Here Are Eight Good Things that Came Out of Sixty Years of Eurovision
1: France Gall & Serge Gainsbourg
The eighteen year-old French ye-ye singer France Gall was chosen to represent Luxembourg in the Eurovision Song Contest 1965.
The song chosen was “Poupee de cire, poupée de son” written by Serge Gainsbourg — known for his provocative compositions and steamy relationship with Jane Birkin.
The lyrics of the Eurovision song suggested that the singer was trying to escape the controlling personality of a Svengali character — and that was, in fact, at least half true. Gall later admitted that she had felt manipulated by Gainsbourg right from the start.
2: Milly Scott
Milly Scott is a singer and actress of Dutch Surinamese origin and was the first black singer to appear in the contest (1966).
Her song “Fernando en Filippo” was about Fernando — a guitarist from Santiago — who was in love with a girl from San Antonio. There is some controversy that the song only reached sixteenth position and Scott later claimed that this was partly due to racism.
3: Agnetha Faltskog
Long before the fame of ABBA, when Moroccan singer Frida Boccara delighted the audience with the French entry ‘Un Jour, Un Enfant’ (joint winner in the competition in 1964) the label continued to record versions of the song in different languages to sell across the continent.
Although Frida was able to record her own song in various different versions, she was not able to cut in Swedish. Agnetha stepped up to record it on her behalf.
4: Julio Iglesias
The Spanish singer/songwriter and world superstar represented Spain in the 1970 Eurovision Song Contest, finishing in fourth place with Gwendoline (written by Iglesias himself.)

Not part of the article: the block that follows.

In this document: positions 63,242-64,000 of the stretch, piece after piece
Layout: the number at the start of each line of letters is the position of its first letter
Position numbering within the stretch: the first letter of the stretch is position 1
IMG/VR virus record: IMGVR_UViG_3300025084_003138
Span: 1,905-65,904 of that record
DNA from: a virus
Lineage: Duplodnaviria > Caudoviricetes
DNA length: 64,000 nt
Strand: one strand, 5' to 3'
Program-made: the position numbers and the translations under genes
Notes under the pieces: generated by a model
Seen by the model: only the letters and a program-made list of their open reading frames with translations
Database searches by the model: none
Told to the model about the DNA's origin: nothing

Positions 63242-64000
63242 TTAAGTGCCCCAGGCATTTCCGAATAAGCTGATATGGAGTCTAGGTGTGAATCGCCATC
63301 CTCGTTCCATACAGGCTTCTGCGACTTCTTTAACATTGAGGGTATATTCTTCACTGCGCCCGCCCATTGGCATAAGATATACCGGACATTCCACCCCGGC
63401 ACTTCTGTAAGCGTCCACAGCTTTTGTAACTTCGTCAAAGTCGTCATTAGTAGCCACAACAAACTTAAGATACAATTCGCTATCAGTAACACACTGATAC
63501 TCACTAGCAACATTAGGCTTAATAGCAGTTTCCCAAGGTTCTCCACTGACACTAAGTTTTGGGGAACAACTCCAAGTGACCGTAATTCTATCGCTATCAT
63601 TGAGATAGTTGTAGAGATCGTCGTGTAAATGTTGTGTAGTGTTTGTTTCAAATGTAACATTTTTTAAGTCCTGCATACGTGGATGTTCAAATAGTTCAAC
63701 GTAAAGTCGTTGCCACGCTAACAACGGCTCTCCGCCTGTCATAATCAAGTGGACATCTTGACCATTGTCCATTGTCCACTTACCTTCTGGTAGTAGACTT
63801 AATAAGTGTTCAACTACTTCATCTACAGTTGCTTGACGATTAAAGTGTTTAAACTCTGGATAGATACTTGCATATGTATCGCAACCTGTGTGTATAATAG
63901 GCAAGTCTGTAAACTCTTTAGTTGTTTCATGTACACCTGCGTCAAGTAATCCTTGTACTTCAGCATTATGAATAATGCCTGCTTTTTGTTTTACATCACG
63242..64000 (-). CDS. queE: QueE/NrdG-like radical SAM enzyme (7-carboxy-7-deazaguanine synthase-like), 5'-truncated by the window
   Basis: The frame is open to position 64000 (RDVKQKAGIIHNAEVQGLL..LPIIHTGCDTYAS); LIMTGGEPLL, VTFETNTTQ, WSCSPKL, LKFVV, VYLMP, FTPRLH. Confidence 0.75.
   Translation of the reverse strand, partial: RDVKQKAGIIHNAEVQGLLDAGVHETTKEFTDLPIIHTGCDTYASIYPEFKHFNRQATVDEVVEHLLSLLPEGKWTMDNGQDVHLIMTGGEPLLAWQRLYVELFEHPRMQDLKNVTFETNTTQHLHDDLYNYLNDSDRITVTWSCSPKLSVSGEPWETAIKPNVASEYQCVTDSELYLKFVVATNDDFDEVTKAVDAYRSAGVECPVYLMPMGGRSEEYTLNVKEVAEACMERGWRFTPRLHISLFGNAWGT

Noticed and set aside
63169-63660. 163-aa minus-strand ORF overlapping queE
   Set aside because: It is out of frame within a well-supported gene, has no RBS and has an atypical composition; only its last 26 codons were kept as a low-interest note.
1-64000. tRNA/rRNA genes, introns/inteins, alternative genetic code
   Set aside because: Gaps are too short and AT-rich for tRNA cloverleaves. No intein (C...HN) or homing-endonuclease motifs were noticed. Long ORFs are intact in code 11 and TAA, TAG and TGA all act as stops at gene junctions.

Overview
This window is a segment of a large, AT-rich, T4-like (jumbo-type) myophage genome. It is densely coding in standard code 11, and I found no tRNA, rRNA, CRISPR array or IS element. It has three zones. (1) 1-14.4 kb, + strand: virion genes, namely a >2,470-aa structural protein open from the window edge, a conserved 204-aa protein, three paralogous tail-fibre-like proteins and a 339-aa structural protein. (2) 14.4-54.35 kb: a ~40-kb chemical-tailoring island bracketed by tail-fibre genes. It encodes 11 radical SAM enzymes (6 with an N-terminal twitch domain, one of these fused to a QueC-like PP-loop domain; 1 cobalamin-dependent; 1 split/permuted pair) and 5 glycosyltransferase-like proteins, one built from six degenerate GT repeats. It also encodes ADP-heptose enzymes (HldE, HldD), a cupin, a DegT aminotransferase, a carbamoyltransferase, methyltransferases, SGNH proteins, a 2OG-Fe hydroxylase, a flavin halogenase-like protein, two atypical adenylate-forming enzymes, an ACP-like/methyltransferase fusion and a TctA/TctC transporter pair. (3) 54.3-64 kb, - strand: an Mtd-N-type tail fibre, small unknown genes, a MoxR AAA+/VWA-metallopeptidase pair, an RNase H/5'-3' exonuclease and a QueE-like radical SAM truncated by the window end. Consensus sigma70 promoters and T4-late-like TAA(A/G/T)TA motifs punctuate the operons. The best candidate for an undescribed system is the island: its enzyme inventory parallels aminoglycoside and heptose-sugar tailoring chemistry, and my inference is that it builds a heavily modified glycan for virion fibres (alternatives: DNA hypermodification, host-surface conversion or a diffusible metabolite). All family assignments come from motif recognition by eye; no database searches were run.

The song was then recorded in five languages and went on to gain success.
It proved to be the turning point for Julio’s career.
5: Australia Entering the Contest
In 1972 the UK was beaten into second place by Vicky Leandros (Apres Toi).
But the strong UK entry ‘Beg, Steal or Borrow’ was performed by a very successful band…
‘The New Seekers‘ included two Australian Artists (Peter and Marty.)
Peter Doyle was already a thriving Australian artist — releasing more than forty records in the Australian continent, before heading to Britain to join the new project.
Marty Kristian was actually born in Germany but grew up in Melbourne.
The following year, 1973, another Australian (born in England, but emigrated over) named Olivia Newton-John sung ‘Long Live Love’ for Great Britain.
6: Canada Entering the Contest
Celine Dion (born Quebec, Canada) won for Switzerland in 1988 (singing a song co-written by Turkish composer Atilla Sereftug.)
It was performed in French. “Ne partez pas sans moi” (“Don’t Leave Without Me”) and was a clear winner.
It is generally accepted that this song helped launch the international career of Dion.
7: Gina G’s Cut-Down Dress
The UK exposed another Australian in the competition in 1996 — this time it was Gina G — born Gina Maria Gardine in Melbourne.
On the night she wore a fabulously cut-down dress [you can find the video if you search] that had been famously rejected by Cher ( suggesting that it was too revealing for Cher… of all people!)
It was fabricated out of tiny gold discs and designed by Paco Rabanne.
She had the dress trimmed to about half its original size. The effect was stunning (but the song was sung poorly ‘Ooh Aah… Just A Little Bit’ and placed eighth.)
8: America Winning the Contest
In 1997 America won the contest for Britain.
Katrina Leskanich was born in Kansas, but eventually settled in Norfolk, England, in 1976.
She inherited an existing band near Cambridge (England) and soon Katrina started making waves in Canada.
It was there that she found some recording successes.
In 1997 the band won the song contest for the United Kingdom with “Love Shine a Light” written by the band’s English guitarist Kimberley Rew.
Words: @neilmach 2015 ©